not only is your soup/dinner lovely..(as is your new pot) your explanation in regards to yesterdays *non encounter* well...... it IS your reality and you accept it and understand it for what it is....which may not be ugliness at all...but mere *reality*. To judge it any other way would be closed minded....which you are NOT. Thank you for revealing thatReplyDelete
Yes! The Jessie family will be home tomorrow and party!!!!!!!!!!
And you have to remember that this is just my perspective which could be completely off. But I try to understand. I really do.Delete
I love your neighborhood, I walk down it sometimes (goggle earth) and marvel at how comfortable it feels. Church and dirt and all. It is real. I always reckon politeness is a form of dishonesty. The boys are real. Again, I say 'I love your neighborhood", and I love your house- it is deep, old and has stories.ReplyDelete
The soup looks amazing and i want some!
Oh, it is definitely REAL! I love that you can walk down my road from so far away.Delete
The soup was very good. I am looking forward to a bowl for lunch.
I'm almost to the end of Paul Theroux' travel book, Deep South. He writes as you speak. He writes of the twenty percent of America whose poverty and living conditions are off the map, off the chart, in about 450 pages. To his credit, I have not set it aside, and am a hundred pages from the end.ReplyDelete
It's a great book Joanne. I have read it myself but during Paul Theroux's research he clearly would have been well-advised to call in for a long chat with Mary at the Moon residence in Lloyd. He would surely have learnt some things.Delete
I am always a bit wary of the perspective of people who have not lived in a place although in some instances, I am sure that they can approach a subject with more objectivity. It certainly does say a lot that you have managed to get through 350 pages of the book!Delete
And yeah, Mr. P! Why didn't Mr. T. come and have a chat with me?
That was way too rhymey.
That was a very interesting read, about the community you live in. I live in a very racially mixed community -- the friends I talk about all the time next door are African American and tell me I'm family. Feels very good. Many Indians, first generation, whose attitude to me is of respect, largely because I'm old! when we get to know each other better, they realize I'm not really very old inside. Mixture of ages, too, a very important factor.ReplyDelete
I don't like the idea of retirement communities where children aren't a daily feature of life. In income, however, there's much less disparity than yours. I'm on the low end but I have neighbors much more affluent. However, the houses have a leveling effect, and some people can't afford them, others think they're too small to bother with. So I'm guessing we have midrange income people for the most part. Except me, as usual! Very modest.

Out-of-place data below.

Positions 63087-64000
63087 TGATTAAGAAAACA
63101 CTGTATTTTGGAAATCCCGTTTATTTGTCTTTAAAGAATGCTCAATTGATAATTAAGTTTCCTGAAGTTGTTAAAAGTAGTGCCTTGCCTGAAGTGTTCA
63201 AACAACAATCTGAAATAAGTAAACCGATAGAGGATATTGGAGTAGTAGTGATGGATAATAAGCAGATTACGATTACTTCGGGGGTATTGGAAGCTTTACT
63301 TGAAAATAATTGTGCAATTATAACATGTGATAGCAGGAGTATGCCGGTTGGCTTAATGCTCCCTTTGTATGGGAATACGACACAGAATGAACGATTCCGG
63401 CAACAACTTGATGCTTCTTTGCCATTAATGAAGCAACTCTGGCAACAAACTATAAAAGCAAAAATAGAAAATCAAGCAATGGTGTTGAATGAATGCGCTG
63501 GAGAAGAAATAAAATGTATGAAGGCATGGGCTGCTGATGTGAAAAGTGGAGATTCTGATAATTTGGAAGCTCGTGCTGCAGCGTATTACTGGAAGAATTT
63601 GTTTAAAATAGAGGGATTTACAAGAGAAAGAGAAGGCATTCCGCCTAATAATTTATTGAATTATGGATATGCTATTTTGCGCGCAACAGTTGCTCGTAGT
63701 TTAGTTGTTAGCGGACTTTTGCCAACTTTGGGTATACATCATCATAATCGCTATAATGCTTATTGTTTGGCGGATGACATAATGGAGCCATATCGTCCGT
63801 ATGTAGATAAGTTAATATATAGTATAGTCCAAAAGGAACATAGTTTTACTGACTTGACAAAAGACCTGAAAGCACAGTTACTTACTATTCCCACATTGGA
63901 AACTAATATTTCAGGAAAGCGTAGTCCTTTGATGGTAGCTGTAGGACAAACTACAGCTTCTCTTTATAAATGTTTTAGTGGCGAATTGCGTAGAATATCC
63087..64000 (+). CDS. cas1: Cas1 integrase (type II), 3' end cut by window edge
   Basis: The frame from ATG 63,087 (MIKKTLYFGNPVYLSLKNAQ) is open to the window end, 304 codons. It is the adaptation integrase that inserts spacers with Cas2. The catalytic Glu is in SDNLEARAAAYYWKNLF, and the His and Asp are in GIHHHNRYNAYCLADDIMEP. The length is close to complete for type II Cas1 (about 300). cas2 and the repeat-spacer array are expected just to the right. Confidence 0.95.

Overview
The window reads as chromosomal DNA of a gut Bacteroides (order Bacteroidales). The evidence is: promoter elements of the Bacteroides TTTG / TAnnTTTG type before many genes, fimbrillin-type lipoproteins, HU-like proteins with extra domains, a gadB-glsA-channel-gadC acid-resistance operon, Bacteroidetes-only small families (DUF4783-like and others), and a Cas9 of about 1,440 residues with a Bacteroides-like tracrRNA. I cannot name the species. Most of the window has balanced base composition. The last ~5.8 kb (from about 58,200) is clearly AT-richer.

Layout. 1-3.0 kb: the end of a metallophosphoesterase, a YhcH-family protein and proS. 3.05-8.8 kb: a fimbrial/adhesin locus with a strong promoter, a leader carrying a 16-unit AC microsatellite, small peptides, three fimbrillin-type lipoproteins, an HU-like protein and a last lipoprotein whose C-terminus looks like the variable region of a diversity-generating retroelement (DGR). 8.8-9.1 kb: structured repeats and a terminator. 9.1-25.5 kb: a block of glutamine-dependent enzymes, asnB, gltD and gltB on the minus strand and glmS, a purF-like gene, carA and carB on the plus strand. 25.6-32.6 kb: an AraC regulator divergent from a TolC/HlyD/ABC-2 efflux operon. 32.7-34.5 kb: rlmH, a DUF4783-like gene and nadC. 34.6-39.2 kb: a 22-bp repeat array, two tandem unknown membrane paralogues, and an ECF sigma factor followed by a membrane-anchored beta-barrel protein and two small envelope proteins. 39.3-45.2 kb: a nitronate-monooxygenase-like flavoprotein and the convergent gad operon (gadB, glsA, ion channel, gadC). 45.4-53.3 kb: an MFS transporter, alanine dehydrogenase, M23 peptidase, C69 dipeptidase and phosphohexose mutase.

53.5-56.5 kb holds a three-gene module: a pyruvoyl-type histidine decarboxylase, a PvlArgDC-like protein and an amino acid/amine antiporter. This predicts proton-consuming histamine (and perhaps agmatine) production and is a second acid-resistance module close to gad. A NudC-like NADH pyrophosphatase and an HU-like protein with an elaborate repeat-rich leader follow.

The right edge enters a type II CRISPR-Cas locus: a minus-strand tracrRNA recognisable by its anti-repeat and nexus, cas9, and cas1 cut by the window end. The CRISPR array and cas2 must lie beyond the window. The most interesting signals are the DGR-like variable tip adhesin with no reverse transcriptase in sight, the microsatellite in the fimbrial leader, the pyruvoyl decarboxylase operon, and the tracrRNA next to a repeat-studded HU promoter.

Income disparity is a huge differing factor, isn't it? As are education and access to health care. Here in the US we have completely unbalanced the equations which I think is a very big part of many of our difficulties at the moment. At the very least, there are so many resentments. Many of them quite valid.Delete
you know it never occurred to me to think that they were being rude. sons working on a car, older generation talking to a stranger from the same generation. it's not like he called their attention and formally introduced you. what I got was just an explanation of who they were. no reason for them to interrupt their work.ReplyDelete
interesting take, Ellen....gave me food for more thought- and a bit of a different angle. thank you!Delete
Well, he did sort of call their attention and I did say "hello" and "I'm Mary." But yeah, no reason there to interrupt their work.Delete
Do people not walk in Florida?ReplyDelete
Your part of the world is different than mine but we have the same issues. Poverty is always a problem and discrimination and addiction. I've led a fairly sheltered life in many ways and the amount of pain in suffering in the world still shocks me.
Oh, people very much do walk in Florida. Just not as much in the rural areas, especially over a decade ago. At the time I think I was one of the only ones around here. Now there are more walkers and plenty of bikers.Delete
I, too, can't help but be shocked by the way some people are forced by poverty to live and how much suffering there is.
I never thought anyone was rude from what you described, and the sons may have just noticed their father speaking to you and decided not to step away from their work but to ask him who you were later since they don't know you. I think you are right.ReplyDelete